tv Charlie Rose Bloomberg February 15, 2014 8:00pm-9:01pm EST
>> i suggested it as an option. >> he said you believed him into it. that he thought it was a mistake. >> if he felt so strongly, he should have advised you otherwise. >> he is a politician. he relies on our political expertise as much as we rely on his business acumen. >> maybe we shouldn't point fingers until there is a problem. >> beau willimon is here. he is the man behind "house of cards." he is the creator, show runner, and lead writer. the show follows a scheming politician played by kevin spacey as he navigates the political waters of washington. here's a teaser for the season. >> i will well and faithfully discharge the duties of the offices of duty i'm about to enter, so help the goddard one heartbeat away from the presidency and not a single vote cast in my name.
democracy is so overrated. let's start this new chapter with a clean slate. >> i know you will do whatever you think is best. >> the connections are troubling. >> this goes all the way to the white house. >> i need you to lead all of our phone history. >> you want me to walk away and act like i don't know anything? >> he is convincing the president to change his mind. >> it would be making a mistake. >> i feel like i'm losing control of my own administration. >> hit him again. >> he is a dangerous man. >> i want him obliterated. >> let's make them suffer. >> i don't know whether to be proud or terrified. >> i think people believe that your marriage might be a little more calculated than you let on. >> i told you to stop back channeling.
>> i can turn this around. >> i think you set her up. >> i know how to handle it. >> stubbornness is far more costly than obedience. >> you let me know if anyone contacts you. >> a.j. green, fbi. >> you cannot run away from this. >> i need to know that i was not a part of it. >> finish a thought. >> part of the murder. >> i won't submit myself to the sort of exposure again. >> am i really the sort of enemy you want to make? >> you are out of line, frank. >> hunt or be hunted. welcome back.
>> i am pleased to have beau willimon at the table. let's talk about the new season. let's quickly do a quick retrospect. how did you find this? >> four years ago my agent give me a call and said david fincher wanted to do a television adaptation of the bbc version of "house of cards." i heard about it, anyone who writes paul takes in the fictional world has heard about it. it having a conversation with david fincher was the end result, then it was the thing to do. i saw it and saw opportunities to make it our own. got on the phone with david. we shared all of our thoughts with one another and a lot of the same instincts and impulses and decided to team up.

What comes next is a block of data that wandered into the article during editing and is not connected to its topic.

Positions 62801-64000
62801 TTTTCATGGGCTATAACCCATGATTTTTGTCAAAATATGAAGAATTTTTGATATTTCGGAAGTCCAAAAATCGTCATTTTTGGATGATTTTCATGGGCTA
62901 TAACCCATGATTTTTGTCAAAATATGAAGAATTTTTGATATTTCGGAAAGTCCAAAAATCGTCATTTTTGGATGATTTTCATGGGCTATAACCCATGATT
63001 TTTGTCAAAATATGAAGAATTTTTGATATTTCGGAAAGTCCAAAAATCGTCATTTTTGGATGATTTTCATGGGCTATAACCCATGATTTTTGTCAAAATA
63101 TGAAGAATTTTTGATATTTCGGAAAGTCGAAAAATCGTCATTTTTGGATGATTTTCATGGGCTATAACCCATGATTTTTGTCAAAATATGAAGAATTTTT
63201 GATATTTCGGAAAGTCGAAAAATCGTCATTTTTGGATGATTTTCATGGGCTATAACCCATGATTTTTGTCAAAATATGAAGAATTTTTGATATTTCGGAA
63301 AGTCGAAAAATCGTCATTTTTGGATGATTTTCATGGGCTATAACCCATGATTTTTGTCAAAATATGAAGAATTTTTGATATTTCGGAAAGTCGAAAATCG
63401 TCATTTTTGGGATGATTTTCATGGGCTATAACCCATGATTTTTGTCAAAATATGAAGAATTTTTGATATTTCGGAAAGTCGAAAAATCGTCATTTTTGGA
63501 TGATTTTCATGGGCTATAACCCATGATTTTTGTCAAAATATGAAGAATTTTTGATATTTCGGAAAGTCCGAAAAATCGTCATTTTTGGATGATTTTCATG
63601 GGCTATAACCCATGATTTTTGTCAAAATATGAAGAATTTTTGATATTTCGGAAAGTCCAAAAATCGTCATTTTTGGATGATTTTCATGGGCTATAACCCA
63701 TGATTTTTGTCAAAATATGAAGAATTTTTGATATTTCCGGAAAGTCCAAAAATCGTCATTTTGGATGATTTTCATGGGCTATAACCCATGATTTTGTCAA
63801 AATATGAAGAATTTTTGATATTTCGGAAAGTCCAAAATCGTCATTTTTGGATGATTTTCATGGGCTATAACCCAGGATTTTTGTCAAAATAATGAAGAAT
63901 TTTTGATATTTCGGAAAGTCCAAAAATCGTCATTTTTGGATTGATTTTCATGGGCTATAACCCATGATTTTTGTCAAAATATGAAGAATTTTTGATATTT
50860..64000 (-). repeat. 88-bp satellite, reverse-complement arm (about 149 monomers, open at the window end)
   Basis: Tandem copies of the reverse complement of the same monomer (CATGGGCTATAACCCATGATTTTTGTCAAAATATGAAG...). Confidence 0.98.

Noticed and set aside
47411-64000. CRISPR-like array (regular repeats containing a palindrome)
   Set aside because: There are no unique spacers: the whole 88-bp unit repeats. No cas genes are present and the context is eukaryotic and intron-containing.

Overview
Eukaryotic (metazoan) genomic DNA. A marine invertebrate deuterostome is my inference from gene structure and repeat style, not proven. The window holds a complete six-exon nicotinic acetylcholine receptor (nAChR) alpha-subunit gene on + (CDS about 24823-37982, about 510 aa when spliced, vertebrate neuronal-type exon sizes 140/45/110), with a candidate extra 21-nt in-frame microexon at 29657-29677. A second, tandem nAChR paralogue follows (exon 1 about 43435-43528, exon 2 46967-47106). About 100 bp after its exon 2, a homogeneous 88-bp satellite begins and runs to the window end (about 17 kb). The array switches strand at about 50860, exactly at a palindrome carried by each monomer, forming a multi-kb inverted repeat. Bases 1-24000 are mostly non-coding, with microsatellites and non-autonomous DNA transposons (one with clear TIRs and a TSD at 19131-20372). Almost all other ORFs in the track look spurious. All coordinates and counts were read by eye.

>> it was a huge success in britain about the parliament and the prime minister and intrigue there. and deadly, to say the least. you come here and you have to write this. you know the characters you have. what was your model? where in your mind to find frank underwood, played by kevin spacey? who is now the vice president? >> it started in an organic place. the bbc version was fantastic. he came from a place of aristocracy and privilege. i thought the american myth of anyone can be president coming from nothing and working her way up to the white house was powerful. i wanted our francis to come from a small town. my dad was from south carolina. he grew up in greenville. there is a catchphrase phrase in the bbc version. you very well might think that i can't possibly comment.
when said with a british accent, it it makes perfect sense. but it is not the diction of an american. i thought, what part of the country would that diction make sense from? so i asked dad, what is a small town in south carolina that would be the last place that you think a president would come from? he said gaffney. it is perfect. there, you have a small town off of interstate 85. it is a place called hope. >> let's look at this and we will come back to other things. a moment between frank and claire. >> is she alone? >> yes. >> we you give us a few moments, please? >> what is wrong? >> it was him.
>> who? >> fresh in the mirror. >> you mean -- >> please. don't do anything. >> i am not going to pin a medal on him. >> you have to. >> just a minute. >> i am begging you. please. >> i said, just a minute! >> do not make a scene. please. >> what is the relationship between these two? >> i told david during our first conversation on the phone that i wanted to do something radical. i wanted to dramatize a successful marriage. some marriages are dysfunctional and break apart and i wanted to people that drew strength from
one another. their sense of power was mutual and equal. they just happen to operate by completely different roles that most conventional marriages would. >> it is an open marriage in a way. >> it forces you to ask questions like, is infidelity the right word when no rule is being broken? >> for these two people, having a degree of independence and liberty is the key to the marriage. it is a way of expressing their mutual respect for one another. >> two things you brought from that, one a political story. it was in britain and it is here. secondly, you brought the technique of speaking to camera. it works. >> we outright stolen. [laughter]
one of the things we love about the bbc version was the director draft. for nine months before we started shooting the first season, kevin was doing a world tour of "richard iii." hey are complicit. they are his cohorts. >> as you look at the second season what do you think you had to do coming out of the first season? >> we knew the show on netflix was going to be a paradigmatic shift. there was a lot of attention and